July 21, 2024
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Competitive cornhole clash finds a home in Ventura County

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The event will take place between Aug. 25 and Aug. 27. (courtesy photo)

Ventura restaurateur John Karayan originally set out to throw an old-fashioned block party in 2009. It’s almost 15 years later, and Karayan’s idea is more than just a party — it’s a spectacle.

His idea turned into The Throw Down Cornhole Festival, a 1,280-team cornhole tournament with $350,000 in prize money — the largest cornhole tournament in the world, with the year’s event being hosted at the Ventura County Fairgrounds in August. 

Karayan started putting on street parties outside his restaurant, Spencer Makenzie’s, at the request of some of his regular customers and as a guerrilla marketing tactic for his business. 

The first year, Karayan only had live music and realized something was missing. 

The following year, he introduced cornhole to a 32-team field and since then, it has become the premier draw to Karayan’s grand party, which is now in business with the American Cornhole League, televised on ESPN and features three days of live bands and a car show. 

“When you get there, it’s an experience. You’re walking into the Superbowl, not to a cornhole event in a parking lot,” Karayan said in an interview with the Pacific Coast Business Times. 

“I put a lot of emphasis on the look and experience.”

Karayan took inspiration from nearby music festivals Coachella and Stagecoach. 

He was struck by how the events created an experience that was more than just music, and he molded The Throw Down in their image, so much so that he will even have 60 camping spots for the first time this year.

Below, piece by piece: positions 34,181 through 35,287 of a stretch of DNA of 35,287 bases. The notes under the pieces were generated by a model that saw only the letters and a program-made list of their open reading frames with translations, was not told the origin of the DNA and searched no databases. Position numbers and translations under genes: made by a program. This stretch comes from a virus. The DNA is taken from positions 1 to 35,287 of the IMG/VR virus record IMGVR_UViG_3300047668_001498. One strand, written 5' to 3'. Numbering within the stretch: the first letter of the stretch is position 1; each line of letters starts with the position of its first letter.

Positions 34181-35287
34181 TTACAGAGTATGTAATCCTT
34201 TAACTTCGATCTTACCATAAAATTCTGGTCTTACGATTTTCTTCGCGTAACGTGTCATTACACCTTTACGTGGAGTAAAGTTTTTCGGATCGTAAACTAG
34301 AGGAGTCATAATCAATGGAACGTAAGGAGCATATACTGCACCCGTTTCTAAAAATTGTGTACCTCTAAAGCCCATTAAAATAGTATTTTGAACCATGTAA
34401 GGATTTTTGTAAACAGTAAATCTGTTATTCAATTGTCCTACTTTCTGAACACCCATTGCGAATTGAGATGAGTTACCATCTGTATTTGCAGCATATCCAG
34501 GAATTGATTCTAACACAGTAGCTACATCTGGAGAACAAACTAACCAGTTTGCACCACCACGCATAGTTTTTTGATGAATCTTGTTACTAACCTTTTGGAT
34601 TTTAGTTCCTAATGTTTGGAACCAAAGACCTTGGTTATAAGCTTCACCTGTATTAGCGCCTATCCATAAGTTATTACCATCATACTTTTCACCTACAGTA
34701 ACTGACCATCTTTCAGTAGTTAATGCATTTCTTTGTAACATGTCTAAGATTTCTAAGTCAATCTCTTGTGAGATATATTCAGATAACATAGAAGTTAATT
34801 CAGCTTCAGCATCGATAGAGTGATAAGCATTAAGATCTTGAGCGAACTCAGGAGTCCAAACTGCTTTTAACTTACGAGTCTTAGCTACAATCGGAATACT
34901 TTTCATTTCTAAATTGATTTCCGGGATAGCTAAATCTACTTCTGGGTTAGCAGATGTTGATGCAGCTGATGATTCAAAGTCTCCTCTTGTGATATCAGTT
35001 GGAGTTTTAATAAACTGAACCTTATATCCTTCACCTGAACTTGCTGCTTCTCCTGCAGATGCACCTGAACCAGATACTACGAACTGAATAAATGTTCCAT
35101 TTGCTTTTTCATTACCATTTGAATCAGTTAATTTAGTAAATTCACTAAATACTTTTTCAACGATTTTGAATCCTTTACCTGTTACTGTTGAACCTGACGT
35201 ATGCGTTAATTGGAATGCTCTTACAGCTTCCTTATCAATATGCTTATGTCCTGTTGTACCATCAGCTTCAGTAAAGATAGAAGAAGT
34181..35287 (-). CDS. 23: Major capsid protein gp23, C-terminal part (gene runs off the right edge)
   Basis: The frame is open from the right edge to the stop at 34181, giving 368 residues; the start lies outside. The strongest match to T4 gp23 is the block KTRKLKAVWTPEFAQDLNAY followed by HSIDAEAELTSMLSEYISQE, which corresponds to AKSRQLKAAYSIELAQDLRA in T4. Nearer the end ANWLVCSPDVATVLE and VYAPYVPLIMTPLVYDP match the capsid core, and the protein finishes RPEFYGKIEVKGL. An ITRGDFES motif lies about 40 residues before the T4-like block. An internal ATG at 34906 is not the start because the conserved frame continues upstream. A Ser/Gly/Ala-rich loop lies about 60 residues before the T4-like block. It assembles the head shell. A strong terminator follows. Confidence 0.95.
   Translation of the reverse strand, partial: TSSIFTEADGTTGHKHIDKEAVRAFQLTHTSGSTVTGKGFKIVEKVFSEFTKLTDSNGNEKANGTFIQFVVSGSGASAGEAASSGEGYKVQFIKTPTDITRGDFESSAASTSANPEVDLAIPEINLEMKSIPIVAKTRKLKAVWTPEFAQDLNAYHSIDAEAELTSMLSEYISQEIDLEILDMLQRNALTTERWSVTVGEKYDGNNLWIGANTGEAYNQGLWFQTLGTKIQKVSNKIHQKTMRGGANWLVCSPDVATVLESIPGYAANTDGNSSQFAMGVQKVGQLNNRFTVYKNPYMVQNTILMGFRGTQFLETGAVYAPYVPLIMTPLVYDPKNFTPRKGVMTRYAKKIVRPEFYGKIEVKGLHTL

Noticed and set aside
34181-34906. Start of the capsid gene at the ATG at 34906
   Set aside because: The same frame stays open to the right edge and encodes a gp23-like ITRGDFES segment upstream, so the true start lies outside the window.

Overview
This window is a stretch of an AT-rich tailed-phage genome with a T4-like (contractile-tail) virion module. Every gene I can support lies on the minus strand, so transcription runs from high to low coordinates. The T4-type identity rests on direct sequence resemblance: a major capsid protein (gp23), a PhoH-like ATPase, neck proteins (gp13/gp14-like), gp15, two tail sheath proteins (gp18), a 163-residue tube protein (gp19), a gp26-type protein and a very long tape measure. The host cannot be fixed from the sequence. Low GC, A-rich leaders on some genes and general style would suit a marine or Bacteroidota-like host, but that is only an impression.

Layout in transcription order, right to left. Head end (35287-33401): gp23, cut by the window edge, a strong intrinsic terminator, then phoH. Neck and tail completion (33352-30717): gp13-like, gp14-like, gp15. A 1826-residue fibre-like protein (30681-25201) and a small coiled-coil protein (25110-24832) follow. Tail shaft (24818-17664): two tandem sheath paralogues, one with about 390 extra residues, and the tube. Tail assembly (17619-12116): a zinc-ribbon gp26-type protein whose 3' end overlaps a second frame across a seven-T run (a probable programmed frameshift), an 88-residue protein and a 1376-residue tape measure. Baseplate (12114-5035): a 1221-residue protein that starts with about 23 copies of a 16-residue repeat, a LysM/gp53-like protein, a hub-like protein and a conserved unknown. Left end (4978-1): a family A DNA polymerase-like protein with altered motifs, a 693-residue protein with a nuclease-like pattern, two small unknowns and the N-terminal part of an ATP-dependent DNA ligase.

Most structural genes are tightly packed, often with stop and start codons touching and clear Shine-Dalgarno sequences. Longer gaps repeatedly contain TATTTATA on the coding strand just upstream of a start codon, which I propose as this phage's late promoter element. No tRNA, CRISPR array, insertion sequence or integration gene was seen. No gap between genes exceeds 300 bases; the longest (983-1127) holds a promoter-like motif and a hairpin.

“I haven’t even come close to taking this event to where I think we can take it to,” Karayan said. 

Even with Karayan, a Ventura County native, thinking there is room to grow, the event is already poised to give another massive injection into Ventura’s economy when it takes place Aug. 25-27 at the Ventura County Fairgrounds.

Karayan is expecting 30,000 people to attend, with a whopping 12,000 anticipated on Saturday.

“We’re such a tourism-based community. It lends itself very well,” said Stephanie Caldwell, CEO of the Ventura Chamber of Commerce. “[Festival attendees] see what they like and they want to come back and maybe they vacation here.”

“The impact to the local hotels and restaurants and shops and all of that is incredible,” Caldwell added.

For the attendees, it can also be fun for reasons outside of the multiple cornhole competitions, music and car show. The festival is within walking distance from the beach and people can befriend strangers from other states and countries.

Yetty Irwan, a professional cornhole player, believes that is a huge draw.

“It’s really fun. You get to meet a lot of cornhole players from all over the country, sometimes even from outside of the country,” said Irwan, the winner of last year’s ACL Pro Shootout women’s singles at The Throw Down. 

The Throw Down has almost doubled in its number of registered teams since 2020 and as the number of teams has grown, the prize money has jumped to over $300,000. 

Ninety percent of the signup money goes right back to the prize money pool, Karayan said. 

The winner of the A bracket will take home $40,000 and the more light-hearted four-person team Crew Cup cornhole tournament offers an $8,000 first-place prize. 

But the prize money goes deep into the field, which is a big reason why Karayan thinks so many contestants come to play. 

He uses the remaining 10% of the signup money to pay for the expenses of putting on the tournament, such as the $30,000 he spent last year on banners.

He initially paid out of pocket to plan the event, but the cost was “astronomical.”

Outside of Karayan, he has some local and national sponsors as well as a business partner, David Garcia, who help him make the event possible. 

AllCornhole provides all the boards for the tournament and Karayan pays the ACL to run the bracket.

Karayan’s arrangement with the ACL brought him something he long had a desire for: TV time for the tournament. 

The ACL’s broadcasting deal with ESPN means the championship rounds are on air.“I’ve always thought this was something that should be played on television,” Karayan said. 

As for his initial guerrilla marketing plan? 

It worked out, with his restaurant now having national notoriety. He ships his restaurant’s sauces across the country and Spencer Makenzie’s is still a presenting sponsor of The Throw Down. 

“It’s almost like a Nathan’s hot dog,” he said. 

Registration for the big cornhole tournament is still open, as are various other cornhole opportunities at The Throw Down.
General admission tickets are also still available. 

email: newsroom@pacbiztimes.com